With the rise in popularity of quality VR headsets like the HTC Vive, the Oculus Rift, and the PlayStation VR, it feels like a good time to take a look back at some gaming peripherals that failed to impress. There have been a wide variety of gaming contraptions that have flooded the market and while some have been implemented successfully with accompanying software, the majority are cash grabs that rarely function as advertised. In my mind, the NES Zapper is the pinnacle of gaming peripherals and an example of an accessory that was simple, well-made and functioned with precision.
Unfortunately, not all accessories are created equal and spending your hard earned cash on these plastic add-ons often felt like playing the lottery. In a pre-internet era, there was often no means of distinguishing the good from the bad. With that in mind, here is a look at 15 of the worst gaming peripherals to hit the market over the past four decades.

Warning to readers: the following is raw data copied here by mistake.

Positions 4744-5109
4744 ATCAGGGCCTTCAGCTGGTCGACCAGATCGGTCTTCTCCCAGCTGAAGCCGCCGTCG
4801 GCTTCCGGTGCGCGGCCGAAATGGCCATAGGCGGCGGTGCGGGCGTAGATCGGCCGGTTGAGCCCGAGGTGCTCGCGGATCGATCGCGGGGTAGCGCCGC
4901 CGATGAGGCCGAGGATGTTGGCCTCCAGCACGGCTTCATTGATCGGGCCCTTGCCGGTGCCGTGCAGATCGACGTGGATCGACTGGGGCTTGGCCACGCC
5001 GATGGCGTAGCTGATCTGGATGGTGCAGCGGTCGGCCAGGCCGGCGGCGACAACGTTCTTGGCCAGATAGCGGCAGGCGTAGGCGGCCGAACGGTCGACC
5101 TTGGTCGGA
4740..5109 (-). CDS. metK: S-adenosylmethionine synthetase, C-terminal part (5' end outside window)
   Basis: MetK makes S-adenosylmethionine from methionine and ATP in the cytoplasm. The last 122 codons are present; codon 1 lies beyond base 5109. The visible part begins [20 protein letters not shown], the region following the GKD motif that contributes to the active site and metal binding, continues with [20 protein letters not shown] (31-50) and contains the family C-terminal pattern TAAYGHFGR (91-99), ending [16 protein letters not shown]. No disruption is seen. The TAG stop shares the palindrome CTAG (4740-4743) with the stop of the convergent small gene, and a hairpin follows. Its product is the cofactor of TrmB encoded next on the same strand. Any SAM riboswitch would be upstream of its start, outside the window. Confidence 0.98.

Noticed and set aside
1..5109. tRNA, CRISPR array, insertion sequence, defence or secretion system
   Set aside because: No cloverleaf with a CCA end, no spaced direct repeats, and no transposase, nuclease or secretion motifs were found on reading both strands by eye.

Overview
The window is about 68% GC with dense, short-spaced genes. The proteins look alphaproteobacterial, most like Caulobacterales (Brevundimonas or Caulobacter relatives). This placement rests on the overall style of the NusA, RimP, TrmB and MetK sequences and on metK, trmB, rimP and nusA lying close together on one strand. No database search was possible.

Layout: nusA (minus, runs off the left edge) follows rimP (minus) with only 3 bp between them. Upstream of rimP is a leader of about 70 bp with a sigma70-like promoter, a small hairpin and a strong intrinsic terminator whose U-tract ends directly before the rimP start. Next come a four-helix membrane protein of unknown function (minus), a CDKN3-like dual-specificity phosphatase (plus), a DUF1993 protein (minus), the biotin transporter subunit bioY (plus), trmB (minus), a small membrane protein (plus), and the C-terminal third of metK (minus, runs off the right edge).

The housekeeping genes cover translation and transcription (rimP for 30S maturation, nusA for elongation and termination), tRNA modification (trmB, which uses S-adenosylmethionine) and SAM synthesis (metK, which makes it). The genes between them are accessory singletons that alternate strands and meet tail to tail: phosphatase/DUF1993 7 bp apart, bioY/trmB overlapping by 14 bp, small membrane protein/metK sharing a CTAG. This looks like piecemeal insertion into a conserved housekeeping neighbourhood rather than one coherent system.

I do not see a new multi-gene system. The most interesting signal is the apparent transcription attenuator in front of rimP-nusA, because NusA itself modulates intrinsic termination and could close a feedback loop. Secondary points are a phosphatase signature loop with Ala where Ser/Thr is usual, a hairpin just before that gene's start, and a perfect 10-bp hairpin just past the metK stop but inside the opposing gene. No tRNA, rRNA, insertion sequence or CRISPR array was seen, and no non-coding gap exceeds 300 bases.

15. Tony Hawk: Ride Skateboard
Year of Release: 2009
After a long line of quality releases in the late 90s to early 2000s, the Tony Hawk franchise eventually became stagnant. With Activision looking for a way to milk the franchise for as long as possible, the publisher decided to jump into the interactive motion gaming trend with Tony Hawk: Ride, a game that required players to actually balance upon and operate a skateboard peripheral in order to control their in-game avatar.
Even if this controller worked as advertised, it have been a significant challenge to implement software to take advantage of the tech. Though well constructed, the board wasn’t nearly responsive as it needed to be, with even experienced skaters finding the controls finicky and frustratingly difficult to manage. Most importantly the game just wasn’t any fun and quickly found itself in retail store bargain bins.